FIG. 7 is a conceptual perspective view of a multi-diamond fly cutting tool assembly simultaneously cutting two grooves during the creation of a microreplication tool.

FIG. 8 is a conceptual perspective view of a multi-diamond plunge or thread cutting tool assembly simultaneously cutting two grooves during the creation of a microreplication tool.

FIG. 9 is another top view of a multi-diamond plunge or thread cutting tool assembly.

FIG. 10 is another top view of a multi-diamond fly cutting tool assembly.

FIGS. 11A-11C are various cross-sectional top views illustrating a multi-diamond cutting tool assembly cutting grooves into a work piece, and the resultant grooves and protrusions that can be formed in the work piece.

FIGS. 12A-12D are additional cross-sectional top views illustrating a multi-diamond cutting tool assembly cutting grooves into a work piece, and the resultant grooves and protrusions that can be formed in the work piece.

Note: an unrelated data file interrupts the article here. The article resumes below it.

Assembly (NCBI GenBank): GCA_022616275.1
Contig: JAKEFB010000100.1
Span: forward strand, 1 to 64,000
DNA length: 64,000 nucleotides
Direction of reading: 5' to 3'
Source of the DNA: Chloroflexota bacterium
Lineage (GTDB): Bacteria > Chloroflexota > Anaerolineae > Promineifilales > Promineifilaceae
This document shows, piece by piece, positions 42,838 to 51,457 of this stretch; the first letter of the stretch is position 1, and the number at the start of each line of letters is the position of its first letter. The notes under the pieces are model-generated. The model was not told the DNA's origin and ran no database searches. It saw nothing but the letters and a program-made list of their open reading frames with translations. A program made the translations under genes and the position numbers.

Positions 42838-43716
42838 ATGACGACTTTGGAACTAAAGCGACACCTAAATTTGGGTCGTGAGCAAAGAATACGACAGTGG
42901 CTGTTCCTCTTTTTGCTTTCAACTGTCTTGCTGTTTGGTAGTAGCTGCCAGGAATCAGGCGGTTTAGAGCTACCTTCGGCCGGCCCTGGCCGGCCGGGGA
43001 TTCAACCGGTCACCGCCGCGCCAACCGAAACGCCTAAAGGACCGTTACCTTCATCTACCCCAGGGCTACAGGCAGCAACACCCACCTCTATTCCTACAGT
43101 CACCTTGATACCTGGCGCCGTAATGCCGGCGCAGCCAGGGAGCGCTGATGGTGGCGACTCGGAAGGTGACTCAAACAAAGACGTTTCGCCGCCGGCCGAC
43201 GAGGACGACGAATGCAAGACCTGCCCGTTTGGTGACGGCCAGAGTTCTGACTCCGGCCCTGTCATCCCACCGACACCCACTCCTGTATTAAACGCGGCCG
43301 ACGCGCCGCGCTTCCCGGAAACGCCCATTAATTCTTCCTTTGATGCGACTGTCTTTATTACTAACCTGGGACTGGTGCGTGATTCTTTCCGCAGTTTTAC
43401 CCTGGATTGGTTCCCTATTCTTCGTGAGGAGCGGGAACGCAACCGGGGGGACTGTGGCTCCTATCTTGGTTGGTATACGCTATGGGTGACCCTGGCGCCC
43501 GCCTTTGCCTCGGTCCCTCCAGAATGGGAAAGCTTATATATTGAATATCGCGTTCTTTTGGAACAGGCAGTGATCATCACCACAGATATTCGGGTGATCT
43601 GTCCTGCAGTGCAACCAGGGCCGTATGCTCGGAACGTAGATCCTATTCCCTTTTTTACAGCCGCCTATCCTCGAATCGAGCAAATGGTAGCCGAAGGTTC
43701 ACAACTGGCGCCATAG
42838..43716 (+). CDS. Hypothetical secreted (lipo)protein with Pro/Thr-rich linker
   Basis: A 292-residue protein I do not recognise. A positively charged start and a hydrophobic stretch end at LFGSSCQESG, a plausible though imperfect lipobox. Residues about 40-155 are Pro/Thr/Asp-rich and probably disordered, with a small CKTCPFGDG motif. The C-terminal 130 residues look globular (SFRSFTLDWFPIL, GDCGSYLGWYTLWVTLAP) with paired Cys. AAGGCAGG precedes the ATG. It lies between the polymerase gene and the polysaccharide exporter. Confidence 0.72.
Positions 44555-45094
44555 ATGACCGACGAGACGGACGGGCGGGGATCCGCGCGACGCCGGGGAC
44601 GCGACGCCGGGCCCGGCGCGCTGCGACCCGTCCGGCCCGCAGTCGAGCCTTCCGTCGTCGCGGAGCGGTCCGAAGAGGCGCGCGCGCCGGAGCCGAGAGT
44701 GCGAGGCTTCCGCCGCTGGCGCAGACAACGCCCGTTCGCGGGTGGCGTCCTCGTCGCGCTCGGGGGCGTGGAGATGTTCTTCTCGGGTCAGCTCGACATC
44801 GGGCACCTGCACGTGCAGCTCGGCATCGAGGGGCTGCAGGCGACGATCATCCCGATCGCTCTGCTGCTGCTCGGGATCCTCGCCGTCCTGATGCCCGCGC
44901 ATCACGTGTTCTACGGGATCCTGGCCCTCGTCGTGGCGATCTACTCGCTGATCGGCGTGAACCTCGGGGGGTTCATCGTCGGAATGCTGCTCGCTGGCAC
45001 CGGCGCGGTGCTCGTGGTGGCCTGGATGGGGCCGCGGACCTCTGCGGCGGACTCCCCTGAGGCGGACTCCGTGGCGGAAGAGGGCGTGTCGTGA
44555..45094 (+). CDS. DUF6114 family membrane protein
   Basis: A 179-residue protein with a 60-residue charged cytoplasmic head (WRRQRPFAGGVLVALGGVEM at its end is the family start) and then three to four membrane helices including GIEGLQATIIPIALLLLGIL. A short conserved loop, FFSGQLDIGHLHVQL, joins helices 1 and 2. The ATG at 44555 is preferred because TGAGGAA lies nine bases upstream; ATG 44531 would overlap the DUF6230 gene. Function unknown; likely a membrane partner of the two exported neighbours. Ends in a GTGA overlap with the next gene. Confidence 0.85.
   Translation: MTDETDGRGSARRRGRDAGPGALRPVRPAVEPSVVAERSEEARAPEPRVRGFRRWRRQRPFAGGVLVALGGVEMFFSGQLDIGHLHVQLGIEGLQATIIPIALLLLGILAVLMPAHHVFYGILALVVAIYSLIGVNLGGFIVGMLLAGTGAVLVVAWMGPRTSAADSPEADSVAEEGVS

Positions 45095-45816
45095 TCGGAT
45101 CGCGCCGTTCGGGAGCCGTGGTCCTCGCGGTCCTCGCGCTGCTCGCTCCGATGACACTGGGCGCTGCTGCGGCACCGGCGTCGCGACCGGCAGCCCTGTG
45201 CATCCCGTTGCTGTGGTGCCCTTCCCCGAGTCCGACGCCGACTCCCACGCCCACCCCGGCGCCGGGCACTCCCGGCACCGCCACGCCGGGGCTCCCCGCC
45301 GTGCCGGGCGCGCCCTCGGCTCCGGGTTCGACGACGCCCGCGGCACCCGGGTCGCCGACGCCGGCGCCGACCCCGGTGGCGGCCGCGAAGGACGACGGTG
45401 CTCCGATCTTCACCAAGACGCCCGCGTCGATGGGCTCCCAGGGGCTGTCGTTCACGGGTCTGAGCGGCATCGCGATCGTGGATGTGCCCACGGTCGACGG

FIG. 13 is a perspective view of a diamond that can be used in a multi-diamond cutting tool assembly.

FIGS. 14-27 are additional cross-sectional top views illustrating multi-diamond cutting tool assemblies according to various embodiments of the invention.

DETAILED DESCRIPTION

The invention is directed to cutting tool assemblies that include multiple diamonds. The cutting tool assembly can be used to create microreplication tools or other work pieces. In particular, the cutting tool assembly can be used to cut a plurality of grooves or other features during the creation of a microreplication tool with a single cutting pass of the cutting tool assembly. Thus, the cutting time associated with the creation of a microreplication tool can be reduced, or more complex patterns can be formed in a given period of time. In this manner, the production cycle associated with the ultimate creation of microreplication structures can be reduced, and the production process may be simplified. In addition, in some embodiments, the different diamonds may define different features to be created in the microreplication tool. In that case, the use of distinct cutting tool assemblies may be avoided, and a single, multi-faceted cutting tool assembly can be used instead to create two or more physically distinct features in the microreplication tool.